Or was it a frightened baby nutria scrambling to get away from the shopper?
Or did it exist at all?
That will decided at trial, along with other issues involved in the suit stemming from the October 2008 incident.
In her deposition, Rebecca White describes Norman as “this big rat-looking thing with some hair all sticking out. He was standing there and he turned towards me and he looked at me” as she approached the cola section to get a drink.
“And when he looked at me, all I could see was his hair sticking up on his back and he was like greasy, and all I could remember is the big ugly face with some big orange teeth.
“And then he jumped down and it looked like he was coming to attack me,” she said.
Subsequent to that, after taking other depositions, Walmart amended its response to the suit, saying in that December 2010 action that the accident, if it happened, was partly White’s fault for “over-reacting to the presence of a baby nutria, a frightened and non-aggressive animal in attempting to run away from the frightened baby nutria, when the nutria was in retreat.”
The company also amended its defense, saying if the incident happened the fault lies with “all known and unknown third parties for whom it is not responsible, including any and all other companies hired to find and/or locate the nutria but failed to do so.”
Trial of the case was schedule for March but delayed to give the defense time to complete its discovery.
At the time, according to subpoena service records, the defense was still trying to talk to one former Walmart employee. A hearing for contempt of court against that person was scheduled for June, then his deposition was scheduled for the 14th of this month.
Among those deposed to this point is an employee who allegedly had a run-in with a nutria in the store prior to White’s.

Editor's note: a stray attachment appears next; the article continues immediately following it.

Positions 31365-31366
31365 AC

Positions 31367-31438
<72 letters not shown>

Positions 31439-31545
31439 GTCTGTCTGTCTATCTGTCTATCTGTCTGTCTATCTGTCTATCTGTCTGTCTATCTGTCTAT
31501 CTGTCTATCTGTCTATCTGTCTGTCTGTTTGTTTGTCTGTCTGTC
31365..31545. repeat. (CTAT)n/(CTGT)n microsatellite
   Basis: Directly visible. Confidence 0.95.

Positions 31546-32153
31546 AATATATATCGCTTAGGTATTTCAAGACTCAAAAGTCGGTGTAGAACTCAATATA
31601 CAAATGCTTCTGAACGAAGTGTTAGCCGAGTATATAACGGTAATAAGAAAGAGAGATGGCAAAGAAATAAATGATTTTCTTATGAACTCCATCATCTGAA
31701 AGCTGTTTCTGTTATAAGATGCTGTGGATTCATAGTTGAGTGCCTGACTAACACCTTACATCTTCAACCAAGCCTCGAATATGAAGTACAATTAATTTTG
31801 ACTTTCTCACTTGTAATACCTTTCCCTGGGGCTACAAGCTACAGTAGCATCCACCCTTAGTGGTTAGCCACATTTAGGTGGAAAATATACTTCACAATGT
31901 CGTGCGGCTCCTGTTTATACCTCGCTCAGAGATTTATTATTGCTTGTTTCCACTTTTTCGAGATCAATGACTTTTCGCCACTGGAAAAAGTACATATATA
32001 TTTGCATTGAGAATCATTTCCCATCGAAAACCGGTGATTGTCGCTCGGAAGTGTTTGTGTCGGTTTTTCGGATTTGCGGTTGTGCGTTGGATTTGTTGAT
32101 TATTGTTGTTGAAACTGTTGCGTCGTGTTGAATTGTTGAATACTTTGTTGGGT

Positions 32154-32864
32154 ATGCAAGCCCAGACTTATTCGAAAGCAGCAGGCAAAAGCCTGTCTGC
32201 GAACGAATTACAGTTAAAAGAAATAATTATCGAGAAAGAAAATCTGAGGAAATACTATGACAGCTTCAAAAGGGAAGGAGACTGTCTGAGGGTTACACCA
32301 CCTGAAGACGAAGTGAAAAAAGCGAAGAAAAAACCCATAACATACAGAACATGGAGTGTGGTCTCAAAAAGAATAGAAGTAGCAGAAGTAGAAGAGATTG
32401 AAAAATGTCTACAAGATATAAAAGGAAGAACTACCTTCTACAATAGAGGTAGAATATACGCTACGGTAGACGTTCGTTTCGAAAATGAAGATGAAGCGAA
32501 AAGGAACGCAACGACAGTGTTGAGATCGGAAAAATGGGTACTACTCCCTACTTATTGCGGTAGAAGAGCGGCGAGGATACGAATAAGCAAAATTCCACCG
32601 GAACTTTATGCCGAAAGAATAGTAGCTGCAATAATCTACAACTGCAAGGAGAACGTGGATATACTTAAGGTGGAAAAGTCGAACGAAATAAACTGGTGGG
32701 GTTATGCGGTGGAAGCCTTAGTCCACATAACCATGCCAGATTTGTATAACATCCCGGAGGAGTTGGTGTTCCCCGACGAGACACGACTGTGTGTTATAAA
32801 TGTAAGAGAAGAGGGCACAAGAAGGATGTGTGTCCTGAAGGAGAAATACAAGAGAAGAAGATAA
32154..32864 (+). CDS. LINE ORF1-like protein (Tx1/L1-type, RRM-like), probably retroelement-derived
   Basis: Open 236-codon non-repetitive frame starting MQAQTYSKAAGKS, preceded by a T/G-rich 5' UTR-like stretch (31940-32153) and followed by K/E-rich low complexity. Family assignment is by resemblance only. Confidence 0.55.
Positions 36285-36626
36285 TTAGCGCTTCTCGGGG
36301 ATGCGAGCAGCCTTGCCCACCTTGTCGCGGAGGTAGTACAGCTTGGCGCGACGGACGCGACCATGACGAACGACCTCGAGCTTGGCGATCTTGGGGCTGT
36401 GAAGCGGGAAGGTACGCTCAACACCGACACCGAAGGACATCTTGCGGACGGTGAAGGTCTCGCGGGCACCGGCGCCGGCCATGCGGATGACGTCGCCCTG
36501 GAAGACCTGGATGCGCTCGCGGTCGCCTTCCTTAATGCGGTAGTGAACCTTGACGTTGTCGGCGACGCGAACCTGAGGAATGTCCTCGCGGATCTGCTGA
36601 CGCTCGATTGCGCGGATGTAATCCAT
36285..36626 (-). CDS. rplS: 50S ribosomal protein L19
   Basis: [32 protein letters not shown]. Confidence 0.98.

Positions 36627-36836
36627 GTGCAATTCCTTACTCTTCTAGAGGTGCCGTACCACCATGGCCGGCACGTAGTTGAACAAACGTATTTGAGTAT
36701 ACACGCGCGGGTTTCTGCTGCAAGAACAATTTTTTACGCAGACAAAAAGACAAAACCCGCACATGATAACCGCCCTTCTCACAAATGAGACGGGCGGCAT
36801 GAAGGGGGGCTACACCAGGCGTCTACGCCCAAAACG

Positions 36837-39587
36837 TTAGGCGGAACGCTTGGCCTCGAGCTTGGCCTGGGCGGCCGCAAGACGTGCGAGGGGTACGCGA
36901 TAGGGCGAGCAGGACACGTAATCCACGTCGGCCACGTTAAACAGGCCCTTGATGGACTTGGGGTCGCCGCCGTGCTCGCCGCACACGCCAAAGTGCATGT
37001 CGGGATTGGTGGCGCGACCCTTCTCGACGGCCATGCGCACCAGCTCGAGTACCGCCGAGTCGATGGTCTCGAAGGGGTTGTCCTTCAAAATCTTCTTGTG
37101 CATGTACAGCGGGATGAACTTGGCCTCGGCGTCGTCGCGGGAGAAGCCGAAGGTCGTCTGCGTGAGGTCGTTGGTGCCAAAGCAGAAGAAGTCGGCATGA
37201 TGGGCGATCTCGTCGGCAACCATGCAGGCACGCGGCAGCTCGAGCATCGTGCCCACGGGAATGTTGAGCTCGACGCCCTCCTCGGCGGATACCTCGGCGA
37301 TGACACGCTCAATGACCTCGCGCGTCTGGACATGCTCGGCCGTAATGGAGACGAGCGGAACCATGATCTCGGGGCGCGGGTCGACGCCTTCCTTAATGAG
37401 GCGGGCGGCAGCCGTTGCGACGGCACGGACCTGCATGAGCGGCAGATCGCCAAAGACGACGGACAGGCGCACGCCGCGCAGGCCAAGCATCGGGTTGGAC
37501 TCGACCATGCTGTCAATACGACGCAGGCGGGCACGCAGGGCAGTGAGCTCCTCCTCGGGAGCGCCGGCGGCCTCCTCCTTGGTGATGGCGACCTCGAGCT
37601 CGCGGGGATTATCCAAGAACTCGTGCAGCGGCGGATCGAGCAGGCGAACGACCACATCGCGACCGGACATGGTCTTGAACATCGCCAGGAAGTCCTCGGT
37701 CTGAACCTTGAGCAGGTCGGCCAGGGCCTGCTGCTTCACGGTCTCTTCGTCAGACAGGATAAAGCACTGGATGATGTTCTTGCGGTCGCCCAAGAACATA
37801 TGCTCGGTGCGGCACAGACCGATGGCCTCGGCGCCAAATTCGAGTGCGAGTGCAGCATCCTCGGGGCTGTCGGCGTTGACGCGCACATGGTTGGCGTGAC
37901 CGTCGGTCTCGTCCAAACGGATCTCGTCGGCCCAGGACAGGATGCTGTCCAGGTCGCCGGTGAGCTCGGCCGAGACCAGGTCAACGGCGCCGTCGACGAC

After White’s deposition, Walmart’s attorneys attempted to have excluded from trial any reference to the alleged naming of the nutria by Walmart employees.
They argued that White could not tell them who referred to the nutria as “Norman.”
“I was kind of dizzy, like it was far away. I guess it was one of the Walmart employees that said ‘I see somebody encountered Norman’ is what I heard him say ... after I seen the nutria rat I blanked out. I’m telling you, I don’t know nothing,” she said.
The defense argued that since White could not be specific about who allegedly referred the nutria by name that that should not allowed at trial. Judge J.D. Trahan ruled otherwise, so Norman it is.
White and her husband Randal alleged she incurred pain, suffering and mental anguish from the incident and claims negligence by the company and its employees.
In her deposition, White said she had been “catching” anxiety attacks more often in the wake of the incident and the media attention attached to it.
She said she had been treated for the condition prior to the incident, as well as for continuing pain from an accident several years ago. She said she had taken a Lortab and a Xanex before going shopping on the evening in question.
The incident gained international media attention after being first reported by The Abbeville Meridional and vermiliontoday.com.
That attention prompted the defense to ask Trahan to prohibit any statements by the plaintiff attorney that “appeal to passion or prejudices in trial of this matter.”
The case “has garnered local and national media attention. It appears this case will continue to receive media attention, whether at the insistence of the plaintiffs’ counsel or otherwise.
“While reporting of allegations of petition from public record cannot be stopped, an attempt by an attorney to influence potential jury pool through the media is prohibited (by rules of the court), the defense contended.
Trahan denied the motion as well as one for limited partial judgment.
White’s counsel is Anthony Fontana; Walmart is represented by Lindsay DeBlois and Philip A. Fontenot.